PCTEL Sues 3Com — Again

In a new lawsuit, modem maker PCTEL alleges that rival 3Com engaged in unfair competition by “manipulating” a standards-setting body.

Chicago-based PCTEL charges that 3COM made a commitment to the International Telecommunications Union (ITU) to license the technology essential to the V.90 or 56K recommendations on a non-discriminatory basis and on reasonable terms and conditions.

“This commitment was not fulfilled and, as a result, the licensing practices harmed smaller competitors and consumers,” Marty Singer, PCTEL’s chairman and CEO, said in a statement.

The suit, which was brought under California’s Unfair Competition Act, seeks a court order for Marlborough, Mass.-based 3Com to “disgorge its ill-gotten gains.” It did not cite a specific figure.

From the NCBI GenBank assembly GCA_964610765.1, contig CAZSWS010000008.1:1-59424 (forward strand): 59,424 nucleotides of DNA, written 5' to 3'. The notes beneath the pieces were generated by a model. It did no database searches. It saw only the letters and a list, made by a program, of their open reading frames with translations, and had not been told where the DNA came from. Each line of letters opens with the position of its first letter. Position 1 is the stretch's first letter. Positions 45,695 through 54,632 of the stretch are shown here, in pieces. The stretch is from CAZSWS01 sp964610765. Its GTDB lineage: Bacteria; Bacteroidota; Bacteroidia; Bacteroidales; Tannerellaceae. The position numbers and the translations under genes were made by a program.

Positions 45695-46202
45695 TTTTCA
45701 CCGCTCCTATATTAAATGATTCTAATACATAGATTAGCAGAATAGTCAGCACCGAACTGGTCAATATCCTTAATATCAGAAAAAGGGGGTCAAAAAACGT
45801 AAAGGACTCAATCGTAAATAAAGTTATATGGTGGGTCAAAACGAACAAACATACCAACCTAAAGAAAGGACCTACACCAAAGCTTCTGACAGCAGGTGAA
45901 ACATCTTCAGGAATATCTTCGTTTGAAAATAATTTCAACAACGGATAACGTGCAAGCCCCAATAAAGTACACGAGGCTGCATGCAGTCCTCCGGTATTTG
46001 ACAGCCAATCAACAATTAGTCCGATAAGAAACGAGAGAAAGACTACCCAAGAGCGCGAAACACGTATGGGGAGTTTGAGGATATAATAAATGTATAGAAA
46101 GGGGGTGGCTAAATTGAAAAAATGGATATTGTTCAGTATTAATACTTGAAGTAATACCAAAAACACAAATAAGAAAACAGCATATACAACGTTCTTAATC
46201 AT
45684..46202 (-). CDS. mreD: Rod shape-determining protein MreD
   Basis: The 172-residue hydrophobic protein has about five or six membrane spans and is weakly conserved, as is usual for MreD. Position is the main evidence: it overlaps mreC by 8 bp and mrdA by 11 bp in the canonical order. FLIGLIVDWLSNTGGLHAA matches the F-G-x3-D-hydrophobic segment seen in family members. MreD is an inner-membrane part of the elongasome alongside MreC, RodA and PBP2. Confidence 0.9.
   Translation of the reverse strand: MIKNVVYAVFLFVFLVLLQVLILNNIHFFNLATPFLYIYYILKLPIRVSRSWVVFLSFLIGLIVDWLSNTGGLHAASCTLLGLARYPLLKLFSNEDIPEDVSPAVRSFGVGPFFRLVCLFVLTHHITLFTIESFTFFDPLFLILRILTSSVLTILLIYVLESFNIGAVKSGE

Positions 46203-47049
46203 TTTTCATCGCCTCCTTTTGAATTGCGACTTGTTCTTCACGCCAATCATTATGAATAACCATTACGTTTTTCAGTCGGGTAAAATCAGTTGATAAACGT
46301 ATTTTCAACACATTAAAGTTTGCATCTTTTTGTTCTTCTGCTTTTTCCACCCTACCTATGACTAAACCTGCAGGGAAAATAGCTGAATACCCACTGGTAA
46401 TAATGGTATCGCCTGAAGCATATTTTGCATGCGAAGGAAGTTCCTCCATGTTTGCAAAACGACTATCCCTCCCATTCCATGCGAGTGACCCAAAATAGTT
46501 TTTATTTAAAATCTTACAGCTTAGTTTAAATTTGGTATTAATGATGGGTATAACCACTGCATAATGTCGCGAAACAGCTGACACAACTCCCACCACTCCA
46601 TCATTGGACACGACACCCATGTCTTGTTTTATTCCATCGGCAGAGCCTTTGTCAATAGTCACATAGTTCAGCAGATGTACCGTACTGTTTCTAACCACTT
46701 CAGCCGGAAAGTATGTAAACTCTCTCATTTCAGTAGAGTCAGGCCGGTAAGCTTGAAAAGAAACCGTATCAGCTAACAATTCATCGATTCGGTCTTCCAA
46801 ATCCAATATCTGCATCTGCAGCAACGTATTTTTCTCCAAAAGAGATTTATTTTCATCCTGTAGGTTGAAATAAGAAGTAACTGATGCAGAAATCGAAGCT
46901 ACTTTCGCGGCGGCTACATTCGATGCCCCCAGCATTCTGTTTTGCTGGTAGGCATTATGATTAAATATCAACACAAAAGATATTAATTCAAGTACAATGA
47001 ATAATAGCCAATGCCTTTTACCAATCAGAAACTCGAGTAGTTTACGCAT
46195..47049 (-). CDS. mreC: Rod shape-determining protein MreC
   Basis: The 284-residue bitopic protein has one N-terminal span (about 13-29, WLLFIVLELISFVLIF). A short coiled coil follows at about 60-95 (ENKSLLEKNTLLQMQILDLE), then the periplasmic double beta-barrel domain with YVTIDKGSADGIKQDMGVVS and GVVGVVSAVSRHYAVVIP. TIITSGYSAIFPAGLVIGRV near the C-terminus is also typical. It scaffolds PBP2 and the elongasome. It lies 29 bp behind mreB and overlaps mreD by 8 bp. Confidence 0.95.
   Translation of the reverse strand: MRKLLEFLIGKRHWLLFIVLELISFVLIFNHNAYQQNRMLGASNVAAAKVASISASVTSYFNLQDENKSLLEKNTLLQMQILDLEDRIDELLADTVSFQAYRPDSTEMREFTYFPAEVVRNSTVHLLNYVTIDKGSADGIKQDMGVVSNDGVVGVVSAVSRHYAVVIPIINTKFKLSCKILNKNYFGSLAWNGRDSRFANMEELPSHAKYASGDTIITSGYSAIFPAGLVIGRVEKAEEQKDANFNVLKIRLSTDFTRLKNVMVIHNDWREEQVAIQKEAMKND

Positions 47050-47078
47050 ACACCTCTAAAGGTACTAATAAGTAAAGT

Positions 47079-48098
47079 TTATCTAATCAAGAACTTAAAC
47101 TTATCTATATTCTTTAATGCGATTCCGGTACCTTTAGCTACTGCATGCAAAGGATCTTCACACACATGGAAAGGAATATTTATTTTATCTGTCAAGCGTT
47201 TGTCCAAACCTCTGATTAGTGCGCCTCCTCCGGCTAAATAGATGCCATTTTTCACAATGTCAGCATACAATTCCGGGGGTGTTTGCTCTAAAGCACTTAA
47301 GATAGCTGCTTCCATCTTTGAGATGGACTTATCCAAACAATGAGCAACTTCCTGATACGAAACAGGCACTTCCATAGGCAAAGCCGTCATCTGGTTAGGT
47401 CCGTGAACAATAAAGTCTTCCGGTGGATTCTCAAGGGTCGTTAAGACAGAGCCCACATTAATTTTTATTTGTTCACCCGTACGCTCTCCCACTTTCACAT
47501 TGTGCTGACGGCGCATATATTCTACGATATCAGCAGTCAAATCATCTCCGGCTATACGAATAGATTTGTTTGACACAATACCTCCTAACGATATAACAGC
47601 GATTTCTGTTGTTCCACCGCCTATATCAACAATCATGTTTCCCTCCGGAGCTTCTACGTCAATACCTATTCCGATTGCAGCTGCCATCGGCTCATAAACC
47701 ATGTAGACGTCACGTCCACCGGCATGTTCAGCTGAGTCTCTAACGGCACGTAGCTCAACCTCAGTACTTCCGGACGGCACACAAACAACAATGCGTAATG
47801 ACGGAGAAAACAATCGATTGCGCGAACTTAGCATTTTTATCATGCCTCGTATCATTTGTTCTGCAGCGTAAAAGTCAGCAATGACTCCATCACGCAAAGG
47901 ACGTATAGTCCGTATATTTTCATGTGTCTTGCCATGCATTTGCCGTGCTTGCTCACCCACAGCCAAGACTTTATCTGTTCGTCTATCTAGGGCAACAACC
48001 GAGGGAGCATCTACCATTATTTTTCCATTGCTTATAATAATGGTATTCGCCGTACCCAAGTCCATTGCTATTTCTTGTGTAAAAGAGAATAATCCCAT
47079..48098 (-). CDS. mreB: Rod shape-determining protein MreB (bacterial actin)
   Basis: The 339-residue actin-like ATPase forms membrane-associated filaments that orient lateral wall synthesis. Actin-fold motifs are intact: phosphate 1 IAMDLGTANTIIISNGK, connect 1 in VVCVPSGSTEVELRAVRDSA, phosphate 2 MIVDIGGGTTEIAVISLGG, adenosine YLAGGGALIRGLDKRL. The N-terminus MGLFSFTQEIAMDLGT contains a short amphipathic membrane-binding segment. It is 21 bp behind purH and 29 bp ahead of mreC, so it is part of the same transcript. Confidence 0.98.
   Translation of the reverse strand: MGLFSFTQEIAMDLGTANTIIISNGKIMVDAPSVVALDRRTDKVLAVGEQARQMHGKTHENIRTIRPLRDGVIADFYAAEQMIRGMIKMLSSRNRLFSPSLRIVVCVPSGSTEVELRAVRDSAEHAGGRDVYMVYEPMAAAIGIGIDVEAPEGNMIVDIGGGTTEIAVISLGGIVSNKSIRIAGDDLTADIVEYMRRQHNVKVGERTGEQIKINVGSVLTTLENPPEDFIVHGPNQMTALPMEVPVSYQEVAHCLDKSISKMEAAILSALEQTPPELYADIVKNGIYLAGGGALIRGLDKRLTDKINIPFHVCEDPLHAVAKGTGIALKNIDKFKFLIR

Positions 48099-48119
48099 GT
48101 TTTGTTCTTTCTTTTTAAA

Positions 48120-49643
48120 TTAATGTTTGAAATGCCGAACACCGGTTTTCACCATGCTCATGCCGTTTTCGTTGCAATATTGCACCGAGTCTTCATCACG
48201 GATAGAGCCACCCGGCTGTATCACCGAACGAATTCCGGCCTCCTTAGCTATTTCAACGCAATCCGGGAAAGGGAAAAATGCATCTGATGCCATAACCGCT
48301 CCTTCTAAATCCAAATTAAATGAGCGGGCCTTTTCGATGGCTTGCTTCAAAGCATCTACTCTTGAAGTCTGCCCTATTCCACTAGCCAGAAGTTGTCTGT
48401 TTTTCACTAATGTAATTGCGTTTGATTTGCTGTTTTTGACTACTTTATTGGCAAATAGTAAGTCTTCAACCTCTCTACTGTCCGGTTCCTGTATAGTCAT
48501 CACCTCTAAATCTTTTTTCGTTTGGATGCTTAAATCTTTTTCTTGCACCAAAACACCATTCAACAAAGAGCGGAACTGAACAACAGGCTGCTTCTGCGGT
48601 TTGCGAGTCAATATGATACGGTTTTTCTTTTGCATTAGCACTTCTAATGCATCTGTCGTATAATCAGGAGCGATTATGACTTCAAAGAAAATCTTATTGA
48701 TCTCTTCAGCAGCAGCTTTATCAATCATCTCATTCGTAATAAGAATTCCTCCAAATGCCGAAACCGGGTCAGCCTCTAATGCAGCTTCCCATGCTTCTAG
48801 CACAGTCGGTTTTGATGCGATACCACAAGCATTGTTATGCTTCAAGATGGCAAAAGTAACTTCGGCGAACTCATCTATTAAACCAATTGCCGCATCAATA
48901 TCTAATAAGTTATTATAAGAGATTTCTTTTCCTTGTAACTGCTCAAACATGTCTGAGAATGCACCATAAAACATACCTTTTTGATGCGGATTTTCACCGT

A 3Com spokeswoman said the company has not received the pleading yet so it can’t comment.

The company’s lawyers are familiar with each other. In March, PCTEL filed a patent infringement case against 3Com. In that actions, PCTEL alleges that 3Com saying breached one of its fundamental modem patents relating to V.34 (lower speed) and V.90 (56 KBPS) modems.

The lawsuit filed in California’s Northern District in San Jose calls for an injunction and also asks the court for a declaration that certain 3Com patents are invalid and not infringed.

And last week, PCTEL also filed patent claims against Agere Systems, Broadcom, Lucent Technologies and U.S. Robotics.

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